The Ottawa market is entering a different fiscal environment as the remaining stimulus money filters its way through the system (for the most part far outside of any IM/IT targets) and the Feds wrestle with freezes, cutbacks and rationalization to help deal with significant fiscal deficits in the years ahead. Although there are a number of “rust -out ” systems and applications need to be renewed, a fresh wave of new e-services demanded and cyber security more urgent than ever, the bottom line is that budget demand will far out-strip capacity to fund and government will no doubt have to streamline and become more efficient. There is absolute talk in Ottawa of hiring freezes and reductions, certainly through attrition and other means that may see the reduction in size of 10,000 jobs in Ottawa alone in the next few years. With demographics not being kind to technology lea
dership in the government, specifically in that the bulk of senior managers in IM/IT who are set to soon retire, will that void now be addressed at all? If so, will it now likely be augmented by subcontractors, outsourcing or other non-traditional hiring methods? In other areas, industry continues to collaborate and work with the Feds to streamline and make procurement more effective and efficient, now with the bulk of the IM/IT spend coming through the new TBIPS contract vehicle.
Outside of government in Ottawa, it is a very different story. Technology employment fell again in March to the lowest level we’ve seen in four years as a par Canadian dollar hammered what was left of a once vibrant local high tech industry. Hot skills in Ottawa include Application Architects, Senior BAs and PMs, as well as GIS resources and .NET Developers.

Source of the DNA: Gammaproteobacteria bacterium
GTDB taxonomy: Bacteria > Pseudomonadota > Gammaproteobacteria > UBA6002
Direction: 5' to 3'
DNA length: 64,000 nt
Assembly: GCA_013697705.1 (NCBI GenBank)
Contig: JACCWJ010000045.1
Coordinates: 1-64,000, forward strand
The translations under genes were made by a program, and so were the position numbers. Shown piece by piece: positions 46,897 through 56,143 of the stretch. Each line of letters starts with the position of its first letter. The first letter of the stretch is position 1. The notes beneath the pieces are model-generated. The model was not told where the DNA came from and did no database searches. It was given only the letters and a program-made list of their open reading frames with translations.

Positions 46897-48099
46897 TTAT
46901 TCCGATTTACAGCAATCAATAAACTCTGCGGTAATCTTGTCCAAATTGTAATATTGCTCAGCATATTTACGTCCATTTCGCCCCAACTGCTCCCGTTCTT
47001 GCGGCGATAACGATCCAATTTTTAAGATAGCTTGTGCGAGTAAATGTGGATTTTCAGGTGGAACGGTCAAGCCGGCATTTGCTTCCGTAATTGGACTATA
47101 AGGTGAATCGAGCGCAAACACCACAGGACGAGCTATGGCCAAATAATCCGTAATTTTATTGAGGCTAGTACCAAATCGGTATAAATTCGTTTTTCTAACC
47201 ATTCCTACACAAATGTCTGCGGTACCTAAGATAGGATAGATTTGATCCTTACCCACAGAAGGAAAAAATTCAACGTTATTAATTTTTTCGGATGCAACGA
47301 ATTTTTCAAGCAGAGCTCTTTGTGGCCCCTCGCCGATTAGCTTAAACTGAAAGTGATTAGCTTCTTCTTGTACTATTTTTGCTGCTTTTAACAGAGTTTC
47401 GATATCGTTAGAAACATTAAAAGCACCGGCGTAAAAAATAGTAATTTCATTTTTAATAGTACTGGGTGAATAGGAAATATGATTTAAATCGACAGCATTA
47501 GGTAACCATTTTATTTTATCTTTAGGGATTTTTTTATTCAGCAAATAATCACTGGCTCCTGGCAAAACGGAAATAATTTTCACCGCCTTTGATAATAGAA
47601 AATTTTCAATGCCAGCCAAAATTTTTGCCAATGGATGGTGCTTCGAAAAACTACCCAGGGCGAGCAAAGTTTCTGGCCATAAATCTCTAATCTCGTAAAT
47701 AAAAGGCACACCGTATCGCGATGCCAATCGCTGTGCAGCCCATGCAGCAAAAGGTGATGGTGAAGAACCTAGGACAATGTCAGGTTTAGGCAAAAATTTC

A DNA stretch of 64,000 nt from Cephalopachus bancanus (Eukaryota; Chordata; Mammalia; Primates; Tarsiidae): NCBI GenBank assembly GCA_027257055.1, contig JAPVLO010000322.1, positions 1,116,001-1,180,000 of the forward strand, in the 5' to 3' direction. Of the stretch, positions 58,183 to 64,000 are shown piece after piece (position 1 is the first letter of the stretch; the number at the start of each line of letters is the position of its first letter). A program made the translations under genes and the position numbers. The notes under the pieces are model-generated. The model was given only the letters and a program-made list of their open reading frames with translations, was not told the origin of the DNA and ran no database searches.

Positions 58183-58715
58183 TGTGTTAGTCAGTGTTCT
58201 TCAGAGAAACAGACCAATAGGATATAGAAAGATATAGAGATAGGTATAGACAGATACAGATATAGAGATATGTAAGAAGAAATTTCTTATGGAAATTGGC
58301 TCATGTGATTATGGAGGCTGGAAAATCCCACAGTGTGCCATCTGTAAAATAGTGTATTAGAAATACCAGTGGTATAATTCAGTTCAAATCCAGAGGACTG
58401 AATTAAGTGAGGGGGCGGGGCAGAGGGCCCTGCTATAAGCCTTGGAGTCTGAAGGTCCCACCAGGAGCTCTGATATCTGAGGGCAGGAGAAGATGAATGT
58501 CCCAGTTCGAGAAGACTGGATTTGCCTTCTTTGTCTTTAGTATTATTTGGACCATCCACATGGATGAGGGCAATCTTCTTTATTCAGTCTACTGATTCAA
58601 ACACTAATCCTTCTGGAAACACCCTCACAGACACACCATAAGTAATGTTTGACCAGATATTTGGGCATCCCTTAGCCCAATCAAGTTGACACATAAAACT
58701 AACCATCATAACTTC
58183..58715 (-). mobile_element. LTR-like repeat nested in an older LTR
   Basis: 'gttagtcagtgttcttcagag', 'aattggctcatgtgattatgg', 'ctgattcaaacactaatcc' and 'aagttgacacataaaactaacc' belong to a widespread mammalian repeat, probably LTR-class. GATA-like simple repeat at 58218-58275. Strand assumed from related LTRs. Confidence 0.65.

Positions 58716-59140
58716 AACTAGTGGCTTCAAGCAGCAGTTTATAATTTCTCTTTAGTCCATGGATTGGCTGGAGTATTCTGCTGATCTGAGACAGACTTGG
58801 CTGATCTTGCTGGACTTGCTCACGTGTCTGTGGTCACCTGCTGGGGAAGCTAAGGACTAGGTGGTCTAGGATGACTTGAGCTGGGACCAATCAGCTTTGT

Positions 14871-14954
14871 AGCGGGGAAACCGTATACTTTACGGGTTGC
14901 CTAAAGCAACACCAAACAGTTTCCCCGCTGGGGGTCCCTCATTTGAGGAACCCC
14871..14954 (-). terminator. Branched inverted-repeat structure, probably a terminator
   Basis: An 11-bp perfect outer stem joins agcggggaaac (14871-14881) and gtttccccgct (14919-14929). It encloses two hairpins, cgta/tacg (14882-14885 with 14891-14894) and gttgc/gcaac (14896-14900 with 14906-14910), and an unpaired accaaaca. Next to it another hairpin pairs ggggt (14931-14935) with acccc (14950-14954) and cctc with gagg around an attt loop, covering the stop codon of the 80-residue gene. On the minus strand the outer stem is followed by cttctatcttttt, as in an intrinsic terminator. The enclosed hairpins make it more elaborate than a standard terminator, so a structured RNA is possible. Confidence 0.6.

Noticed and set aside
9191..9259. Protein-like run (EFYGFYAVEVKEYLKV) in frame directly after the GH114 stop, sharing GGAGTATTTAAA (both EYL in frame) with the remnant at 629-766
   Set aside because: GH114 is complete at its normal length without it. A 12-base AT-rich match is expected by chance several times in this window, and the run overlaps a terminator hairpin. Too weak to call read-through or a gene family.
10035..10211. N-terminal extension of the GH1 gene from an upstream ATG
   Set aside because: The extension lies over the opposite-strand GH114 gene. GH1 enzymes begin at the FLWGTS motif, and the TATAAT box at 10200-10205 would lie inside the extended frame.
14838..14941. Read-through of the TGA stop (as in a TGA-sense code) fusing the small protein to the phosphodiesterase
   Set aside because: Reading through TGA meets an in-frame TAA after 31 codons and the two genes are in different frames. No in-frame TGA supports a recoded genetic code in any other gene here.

In Montreal, there continues to be very strong demand through the spring months, particularly in the Banking, Financial Services sector, as well as in Telecom. There is an increase in both permanent and contract demand that began in the fall and has sustained itself through the New Year. There is no doubt an industry challenge in finding enough resources, certainly on the contract side, to satisfy demand even with the return of many native Montrealers who had worked in the oil industry of Western Canada in recent months and years. Hot skills in Montreal continue to be mostly on the Infrastructure side with roles like Network Analysts, System Analysts, and Technical Architects, in addition to a demand for Security, SAP and Senior PMs.